But they have another quality as well--something elfin, wayward, mischievous. They peep and whisper. It is said they can cast spells. To sleep upon a daisied lawn is to run a certain risk. There is this hint of impudence in their attitude, half audacity, half knavery, that shows itself a little in the way they stare unwinkingly all day at everything above them--at the stately things that tower proudly in the air--then just shut up at sunset without a word of explanation or apology. They see everything, but keep their opinions to themselves. Because people notice them so little, and even tread upon their tiny and inquiring faces, they are up to things all the time--undiscovered things. They know, it is said, the thoughts of Painted Ladies and Clouded Brimstones, as well as the intentions of the disappearing golden flies; why wind often runs close to the ground when the tree- tops are without a single breath; but, also, they know what is going on _below_ the surface. They live, moreover, in every country of the globe, and their system of intercommunication is so perfect that even birds and flying things can learn from it. They prove their breeding by their perfect taste in dress, the well-bred ever being inconspicuous; and their simplicity conceals enormous, undecipherable wonder. One daisy out of doors is worth a hundred shelves of text- books in the house. Their mischief, moreover, is not revenge, though some might think it so--but a natural desire to be recognised and thought and talked about a little. Daisies, in a word, are--daisies.

And it was by way of the daisies that Judy's great adventure came to her, the particular adventure that was her very own. For she had deep sympathy with flowers, a sympathy lacking in her brother and sister, and it was natural that her adventure in chief should come that way. She could play with flowers for long periods at a time; she knew their names and habits; she picked them gently, without cruelty, and never merely for the "fun" of picking them; while the way she arranged them about the house proved that she understood their silent, inner natures, their likes and dislikes--in a word, their souls. For Judy connected them in her mind with birds. Born in the air, they seemed to her.

As has been seen, she was the first to notice the arrival of the daisies. From the bedroom window she waved her arm to them, and showed plainly the pleasure that she felt. They arrived in troops and armies. Risen to the surface of the lawn like cream, she saw them staring with suspicious innocence at the sky. They stared at _her_.

"Just when the others have gone away!" was her instant thought, though unexpressed in words. There was meaning somewhere in this calculated arrival.

"They _are_ alive," she asked that afternoon, "aren't they? But why do they all shut up at night? Who--" she changed the word--"what closes them?"

She was alone with Uncle Felix, and they had chosen with great difficulty a spot where they could lie down without crushing a single flower with their enormous bodies. After considerable difficulty they had found it. Having done a great many things since lunch--a feast involving several second helpings--they were feeling heavy and exhausted. So Judy chose this moment for her simple question. The world required explanation.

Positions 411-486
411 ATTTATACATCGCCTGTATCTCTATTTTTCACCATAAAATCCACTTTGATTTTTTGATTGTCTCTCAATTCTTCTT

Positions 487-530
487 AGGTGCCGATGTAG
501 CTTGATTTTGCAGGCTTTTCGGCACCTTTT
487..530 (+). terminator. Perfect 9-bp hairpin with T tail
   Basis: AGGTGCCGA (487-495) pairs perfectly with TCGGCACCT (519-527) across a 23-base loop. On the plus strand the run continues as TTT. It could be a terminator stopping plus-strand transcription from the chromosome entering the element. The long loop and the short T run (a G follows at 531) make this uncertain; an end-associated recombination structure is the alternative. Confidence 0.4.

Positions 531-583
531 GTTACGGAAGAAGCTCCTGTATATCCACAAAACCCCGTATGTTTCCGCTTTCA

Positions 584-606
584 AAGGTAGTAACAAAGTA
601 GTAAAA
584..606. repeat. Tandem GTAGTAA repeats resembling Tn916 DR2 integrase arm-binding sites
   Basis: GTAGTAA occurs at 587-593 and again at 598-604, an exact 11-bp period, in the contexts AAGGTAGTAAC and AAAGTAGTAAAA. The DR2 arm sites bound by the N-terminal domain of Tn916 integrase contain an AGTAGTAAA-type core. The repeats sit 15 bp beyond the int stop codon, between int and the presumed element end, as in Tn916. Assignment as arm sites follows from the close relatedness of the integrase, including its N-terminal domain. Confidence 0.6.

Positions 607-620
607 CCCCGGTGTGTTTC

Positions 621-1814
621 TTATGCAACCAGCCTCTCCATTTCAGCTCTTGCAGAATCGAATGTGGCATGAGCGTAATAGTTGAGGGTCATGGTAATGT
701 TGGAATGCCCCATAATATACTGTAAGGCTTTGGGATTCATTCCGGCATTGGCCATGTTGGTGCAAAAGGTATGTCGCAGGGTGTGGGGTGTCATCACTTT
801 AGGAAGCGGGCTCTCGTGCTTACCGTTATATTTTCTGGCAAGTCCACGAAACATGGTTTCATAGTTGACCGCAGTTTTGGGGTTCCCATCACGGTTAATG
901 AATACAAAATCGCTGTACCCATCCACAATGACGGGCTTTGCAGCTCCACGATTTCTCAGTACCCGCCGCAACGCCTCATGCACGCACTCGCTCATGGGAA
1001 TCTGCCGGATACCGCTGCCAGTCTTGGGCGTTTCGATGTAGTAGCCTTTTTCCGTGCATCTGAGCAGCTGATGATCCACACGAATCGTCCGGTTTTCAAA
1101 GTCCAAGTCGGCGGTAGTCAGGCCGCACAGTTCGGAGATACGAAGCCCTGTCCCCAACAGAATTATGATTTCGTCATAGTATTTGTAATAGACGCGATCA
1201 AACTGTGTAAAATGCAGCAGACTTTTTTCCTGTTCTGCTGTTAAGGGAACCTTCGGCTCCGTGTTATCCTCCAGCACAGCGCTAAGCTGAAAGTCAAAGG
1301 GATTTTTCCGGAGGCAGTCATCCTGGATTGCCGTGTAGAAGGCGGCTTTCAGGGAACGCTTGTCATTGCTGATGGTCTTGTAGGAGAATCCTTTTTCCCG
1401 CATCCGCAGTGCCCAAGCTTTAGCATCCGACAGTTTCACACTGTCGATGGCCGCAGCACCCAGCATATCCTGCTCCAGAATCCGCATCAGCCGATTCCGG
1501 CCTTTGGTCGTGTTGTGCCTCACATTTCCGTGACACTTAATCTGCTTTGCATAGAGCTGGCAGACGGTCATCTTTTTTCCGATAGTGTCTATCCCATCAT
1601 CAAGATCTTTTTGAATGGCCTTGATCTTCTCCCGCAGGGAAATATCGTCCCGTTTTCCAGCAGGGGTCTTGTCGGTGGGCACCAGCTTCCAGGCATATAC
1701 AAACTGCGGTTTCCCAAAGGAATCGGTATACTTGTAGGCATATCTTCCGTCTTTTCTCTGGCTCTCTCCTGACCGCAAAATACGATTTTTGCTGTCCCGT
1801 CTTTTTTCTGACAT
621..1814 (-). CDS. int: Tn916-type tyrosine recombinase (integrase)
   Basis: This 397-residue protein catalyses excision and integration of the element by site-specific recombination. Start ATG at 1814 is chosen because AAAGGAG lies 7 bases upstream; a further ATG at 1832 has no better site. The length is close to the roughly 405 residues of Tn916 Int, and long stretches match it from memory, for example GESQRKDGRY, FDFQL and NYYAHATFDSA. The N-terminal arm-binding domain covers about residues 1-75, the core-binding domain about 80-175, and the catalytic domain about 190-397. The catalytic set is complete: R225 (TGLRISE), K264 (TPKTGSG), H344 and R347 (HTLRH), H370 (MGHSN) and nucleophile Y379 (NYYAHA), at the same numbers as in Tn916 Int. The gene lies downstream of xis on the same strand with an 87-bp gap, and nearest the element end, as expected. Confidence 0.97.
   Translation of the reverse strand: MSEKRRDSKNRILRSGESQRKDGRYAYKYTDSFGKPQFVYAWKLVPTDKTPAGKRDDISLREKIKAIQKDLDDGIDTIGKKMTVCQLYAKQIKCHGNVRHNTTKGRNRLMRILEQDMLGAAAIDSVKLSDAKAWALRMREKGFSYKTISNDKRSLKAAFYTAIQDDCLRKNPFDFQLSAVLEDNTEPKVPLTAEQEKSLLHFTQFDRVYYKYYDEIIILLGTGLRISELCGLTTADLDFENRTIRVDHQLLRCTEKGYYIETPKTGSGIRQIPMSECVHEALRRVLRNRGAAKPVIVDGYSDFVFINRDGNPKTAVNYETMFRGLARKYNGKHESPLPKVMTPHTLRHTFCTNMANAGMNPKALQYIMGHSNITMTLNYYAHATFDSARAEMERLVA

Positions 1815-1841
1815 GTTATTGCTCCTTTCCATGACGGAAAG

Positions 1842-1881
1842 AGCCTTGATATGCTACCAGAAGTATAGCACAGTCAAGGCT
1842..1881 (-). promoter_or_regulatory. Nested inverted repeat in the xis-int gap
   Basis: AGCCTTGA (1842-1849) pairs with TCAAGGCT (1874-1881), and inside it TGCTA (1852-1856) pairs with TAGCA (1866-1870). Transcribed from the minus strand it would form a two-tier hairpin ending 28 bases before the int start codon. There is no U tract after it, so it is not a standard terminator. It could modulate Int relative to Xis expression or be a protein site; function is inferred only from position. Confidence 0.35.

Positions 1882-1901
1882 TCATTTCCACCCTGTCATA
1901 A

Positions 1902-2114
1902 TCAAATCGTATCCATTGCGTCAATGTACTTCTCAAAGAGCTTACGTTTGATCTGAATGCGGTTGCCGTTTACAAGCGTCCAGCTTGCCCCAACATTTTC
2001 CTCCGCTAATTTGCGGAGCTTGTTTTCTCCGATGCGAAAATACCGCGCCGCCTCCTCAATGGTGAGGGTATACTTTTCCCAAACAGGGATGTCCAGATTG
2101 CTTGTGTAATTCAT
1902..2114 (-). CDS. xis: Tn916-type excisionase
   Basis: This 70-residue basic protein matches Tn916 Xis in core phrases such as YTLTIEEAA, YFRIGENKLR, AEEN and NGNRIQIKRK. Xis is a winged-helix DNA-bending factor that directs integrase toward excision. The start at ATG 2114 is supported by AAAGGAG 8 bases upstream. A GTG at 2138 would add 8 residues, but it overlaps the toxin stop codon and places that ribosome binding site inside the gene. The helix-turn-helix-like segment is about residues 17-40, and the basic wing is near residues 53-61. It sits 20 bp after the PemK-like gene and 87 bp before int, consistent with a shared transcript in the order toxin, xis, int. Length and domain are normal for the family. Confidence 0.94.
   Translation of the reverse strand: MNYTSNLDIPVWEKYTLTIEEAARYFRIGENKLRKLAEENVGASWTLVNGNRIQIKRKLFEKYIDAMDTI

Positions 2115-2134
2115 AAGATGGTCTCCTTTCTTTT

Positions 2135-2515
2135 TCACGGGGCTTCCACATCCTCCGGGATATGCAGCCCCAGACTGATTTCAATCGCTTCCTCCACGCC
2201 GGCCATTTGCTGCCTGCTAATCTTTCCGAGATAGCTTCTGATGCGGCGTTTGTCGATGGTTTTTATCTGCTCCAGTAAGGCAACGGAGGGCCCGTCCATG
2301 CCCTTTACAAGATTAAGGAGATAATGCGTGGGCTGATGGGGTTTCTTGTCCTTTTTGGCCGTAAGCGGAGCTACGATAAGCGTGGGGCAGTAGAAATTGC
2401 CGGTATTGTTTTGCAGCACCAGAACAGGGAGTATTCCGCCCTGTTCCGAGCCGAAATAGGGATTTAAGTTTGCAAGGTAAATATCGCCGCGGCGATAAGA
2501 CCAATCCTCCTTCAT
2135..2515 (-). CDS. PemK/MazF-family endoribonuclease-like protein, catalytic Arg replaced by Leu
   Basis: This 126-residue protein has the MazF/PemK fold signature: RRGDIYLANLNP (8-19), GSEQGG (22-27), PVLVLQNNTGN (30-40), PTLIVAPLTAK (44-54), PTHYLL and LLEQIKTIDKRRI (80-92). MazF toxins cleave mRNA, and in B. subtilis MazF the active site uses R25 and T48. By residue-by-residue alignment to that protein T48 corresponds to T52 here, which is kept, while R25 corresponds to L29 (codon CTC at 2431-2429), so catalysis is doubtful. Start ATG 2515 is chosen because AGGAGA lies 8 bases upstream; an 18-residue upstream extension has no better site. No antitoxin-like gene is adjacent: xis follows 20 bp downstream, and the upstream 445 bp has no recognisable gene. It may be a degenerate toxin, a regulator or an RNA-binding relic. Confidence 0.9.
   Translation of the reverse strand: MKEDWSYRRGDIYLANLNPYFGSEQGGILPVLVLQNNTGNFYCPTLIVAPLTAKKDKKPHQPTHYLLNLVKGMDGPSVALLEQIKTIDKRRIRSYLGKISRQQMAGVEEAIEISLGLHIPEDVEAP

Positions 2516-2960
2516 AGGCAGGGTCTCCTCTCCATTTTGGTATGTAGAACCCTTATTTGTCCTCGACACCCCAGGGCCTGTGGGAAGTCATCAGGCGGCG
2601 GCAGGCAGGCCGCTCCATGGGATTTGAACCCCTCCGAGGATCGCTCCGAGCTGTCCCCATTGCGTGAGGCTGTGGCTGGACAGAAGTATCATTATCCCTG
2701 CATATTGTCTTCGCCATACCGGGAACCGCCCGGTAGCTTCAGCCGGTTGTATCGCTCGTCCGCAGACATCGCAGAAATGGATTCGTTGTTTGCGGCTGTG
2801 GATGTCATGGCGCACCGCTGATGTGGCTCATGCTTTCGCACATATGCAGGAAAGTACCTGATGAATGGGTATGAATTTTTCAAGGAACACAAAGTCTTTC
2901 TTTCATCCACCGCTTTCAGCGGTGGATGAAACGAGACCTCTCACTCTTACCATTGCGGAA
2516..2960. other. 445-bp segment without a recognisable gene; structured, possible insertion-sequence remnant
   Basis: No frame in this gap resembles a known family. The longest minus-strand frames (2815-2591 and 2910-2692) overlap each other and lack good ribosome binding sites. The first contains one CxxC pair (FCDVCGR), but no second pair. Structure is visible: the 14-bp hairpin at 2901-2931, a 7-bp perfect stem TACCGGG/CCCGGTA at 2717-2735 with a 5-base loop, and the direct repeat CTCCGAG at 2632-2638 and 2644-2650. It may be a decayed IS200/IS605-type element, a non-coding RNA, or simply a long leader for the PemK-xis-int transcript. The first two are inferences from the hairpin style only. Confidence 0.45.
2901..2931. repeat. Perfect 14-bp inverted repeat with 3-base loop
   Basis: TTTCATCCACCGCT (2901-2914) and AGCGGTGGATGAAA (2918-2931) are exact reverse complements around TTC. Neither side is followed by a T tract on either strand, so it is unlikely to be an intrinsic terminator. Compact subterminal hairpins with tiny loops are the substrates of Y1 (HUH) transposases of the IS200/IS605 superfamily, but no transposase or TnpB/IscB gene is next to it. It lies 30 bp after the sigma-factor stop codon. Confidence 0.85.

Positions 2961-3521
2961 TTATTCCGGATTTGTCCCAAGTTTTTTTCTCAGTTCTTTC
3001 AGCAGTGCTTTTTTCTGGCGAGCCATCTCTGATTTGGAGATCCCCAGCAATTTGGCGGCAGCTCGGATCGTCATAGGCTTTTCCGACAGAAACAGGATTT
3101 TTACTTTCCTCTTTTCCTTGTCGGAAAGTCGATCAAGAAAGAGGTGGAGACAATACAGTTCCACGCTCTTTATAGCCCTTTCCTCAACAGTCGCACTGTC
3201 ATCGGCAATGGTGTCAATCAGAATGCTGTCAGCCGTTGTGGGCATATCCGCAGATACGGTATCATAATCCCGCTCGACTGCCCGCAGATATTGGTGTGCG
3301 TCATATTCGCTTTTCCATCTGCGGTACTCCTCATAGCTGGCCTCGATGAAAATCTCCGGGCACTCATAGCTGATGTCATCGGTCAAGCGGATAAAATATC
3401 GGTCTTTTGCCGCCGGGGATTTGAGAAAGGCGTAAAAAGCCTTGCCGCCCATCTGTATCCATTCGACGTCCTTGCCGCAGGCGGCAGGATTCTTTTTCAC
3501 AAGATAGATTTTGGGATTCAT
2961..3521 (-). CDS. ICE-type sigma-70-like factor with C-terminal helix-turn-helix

"There's life in everything," he mumbled, with his face against the grass, "everything that grows, especially." And having said it, he settled down comfortably again to doze. His pipe was out. He felt rather like a log.

"But stopping growing isn't dying," she informed him sharply.

"Oh, no," he agreed lazily, "you're alive for a long time after that."

"_You_ stopped growing before I was born."

"And I'm not quite dead yet."

"Exactly," she said, "so daisies _are_ alive."

It was absurd to think of dozing at such a time. He rolled round heavily and gazed at her through half-closed eyelids. "A daisy breathes," he murmured, "and drinks and eats; sap circulates in its little body. Probably it feels as well. Delicate threads like nerves run through it everywhere. It knows when it is being picked or walked on. Oh, yes, a daisy is alive all right enough." He sighed like a big dog that has just shaken a fly off its nose and lies waiting for the next attack. It came at once.

"But who knows it?" she asked. "I mean--there's no good in being alive unless some one else knows it too!"

Then he sat up and stared at her. Judy, he remembered, knew a lot of things she could tell to no one, not even to herself--and this seemed one of them. The question was a startling one.

"An intellectual mystic at twelve!" he gasped. "How on earth did you manage it?"

"I may be a mystillectual insect," she replied, proud of the compliment. "But what's the good of being alive, even like a daisy, unless others know it--_us_, for instance?"

He still stared at her, sitting up stiffly, and propped by his hands upon the grass behind him. After prolonged reflection, during which he closed his eyes and opened them several times in succession, sighing laboriously while he did so, low mumbled words became audible.

"Forgive my apparent slowness," he said, "but I feel like a mowing- machine this afternoon. I want oiling and pushing. The answer to your inquiry, however, is as follows: We could--_if_ we took the trouble."

"Could know that daisies are alive?" she cried.

His great head nodded.

"If we thought about them very hard indeed," he went on, "and for a very, very long time we could feel as they feel, and so understand them, and know exactly _how_ they are alive."

And the way he said it, the grave, thoughtful, solemn way, convinced her, who already was convinced beforehand.


The Extra Day - 20/57